‘An Acoustic Evening with Over the Rhine’ at The Barns at Wolf Trap

An Acoustic Evening with Over the Rhine is the equivalent of a big, warm musical hug. Everything, from their chords to their consonants, was soft and rounded with nothing even resembling a pointed sound. Experimenting with what I would call a bluesy folk, and what they would dub “post-nuclear, pseudo-alternative, folk-tinged art-pop,” the night’s simple set was meditative, intimate, and mellow.

Photo courtesy of Wolf Trap.

Over the Rhine: Lindford Detweiler and Karin Bergquist. Photo courtesy of Wolf Trap.

Dramatically lit in the spectacular venue that is The Barns, Over the Rhine brought a refreshing take to the December concert sound with what they called, Reality Christmas. Song such as “All I Ever Get for Christmas” and “North Pole Man” took a step back from the typical rosy glasses glow of the holidays and focused on some moments of taboo holiday tension, feeling lonely or frustrated. But the group also repeated motifs of snow as symbols of rebirth or beauty, particularly in “First Snowfall,” which brought a balance of hope.

Best known for their hits “Meet Me at the Edge of the World” and “When I Go,” the husband and wife team of Over the Rhine, Lindford Detweiler and Karin Bergquist, were joined on stage by the spectacularly talented Brad Meinerding who played, I must say, an impressive assortment of guitars and harmonicas. Several of the night’s many standing ovations were as a result of the skillful shredding of whatever stringed instrument he happened to be holding at the time. All three switched between playing and singing, and never stood still as if unable to resist swaying to the infectious slow groove of the evening.

They sounded to me like what would happen if Peter, Paul, and Mary joined Sarah McLachlan to make a blues group. Bergquist’s lead vocal lilted and flipped lazily, and Meinerding’s strong tenor belt completed several neck tingling moments of tight trio harmony.  In between the musical numbers they excelled at a deadpan, mater of fact comedy that would be at home around a dinner table with friends or over a drink while catching up with an old friend. Stories about their home life, quest to build a barn, and early dating escapades easily strung one smooth song to another; told mostly by Detweiler with a delivery that would have made Jeff Goldblum proud.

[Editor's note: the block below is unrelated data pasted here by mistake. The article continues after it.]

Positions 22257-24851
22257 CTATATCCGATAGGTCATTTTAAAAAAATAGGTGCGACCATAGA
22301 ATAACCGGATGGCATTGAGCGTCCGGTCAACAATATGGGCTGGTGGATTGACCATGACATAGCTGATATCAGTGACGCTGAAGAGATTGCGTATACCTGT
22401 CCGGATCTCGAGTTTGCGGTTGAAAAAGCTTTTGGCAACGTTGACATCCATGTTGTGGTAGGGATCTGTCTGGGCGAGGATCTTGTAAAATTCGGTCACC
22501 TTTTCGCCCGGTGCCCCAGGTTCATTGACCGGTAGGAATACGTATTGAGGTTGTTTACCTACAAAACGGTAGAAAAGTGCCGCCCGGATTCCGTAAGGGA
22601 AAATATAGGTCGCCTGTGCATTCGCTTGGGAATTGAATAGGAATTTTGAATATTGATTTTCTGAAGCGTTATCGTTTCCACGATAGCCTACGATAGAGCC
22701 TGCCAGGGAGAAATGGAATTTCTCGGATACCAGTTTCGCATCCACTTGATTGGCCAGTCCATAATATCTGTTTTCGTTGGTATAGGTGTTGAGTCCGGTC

They took these opportunity to show us a little of their wry sense of humor. Following a declaration that they would start selling election year t-shirts stating “2016: It’s Getting Weird,” they launch into a piece titled, “If a Song Could Be President.” Lighthearted and still sincere, they played with the day-to-day reality of an audience from the DC area as they named several old time folk artists to cabinet positions and senate seats.

The balance of the set is also to be commended. With a sound as slow and relaxing as theirs, it would be easy to lull an audience, unwillingly mind you, into a contented slumber, but they successfully balanced their folk grooves with the more “up beat” (for them anyways) jazz and gospel inspired pieces. The skill with which they jumped from musical genre to musical genre was impressive. Over the Rhine is very clearly fueled by inspiration from all disciplines of music and the songs that they have been writing for over 25 years are a result of porch jam sessions and several talented friends.

For me, a favorite moment was in the instrumental break of a particularly contemplative number, “Let it Fall,” where I could have sworn all three of them had their eyes shut while playing. Just taking in the words they were saying, notes they were playing. That level of connection to the pieces is something that I find to be invaluable to live music concerts. You see into the passion that drives them to do the difficult thing that they do.

An Acoustic Evening with Over the Rhine, was solidly entertaining and filled with serious chill and non-resolving final chords. While I do wish they had taken more time to introduce or at least name the songs they performed, I woke up today humming different refrains while starting my day. So you’re ever in the need for heartfelt melding of songs, styles, and voices, consider Over the Rhine, and if at all possible, in the perfect venue of The Barns at Wolf Trap.

Running Time: One hour and 45 minutes, with no intermission.

An Acoustic Evening with Over the Rhine was performed played for one night only on December 4, 2015 at The Barns at Wolf Trap – 1635 Trap Road, in Vienna, VA. For future performances and information: call (877) 965-3872, or check out Wolf Trap’s calendar of events.

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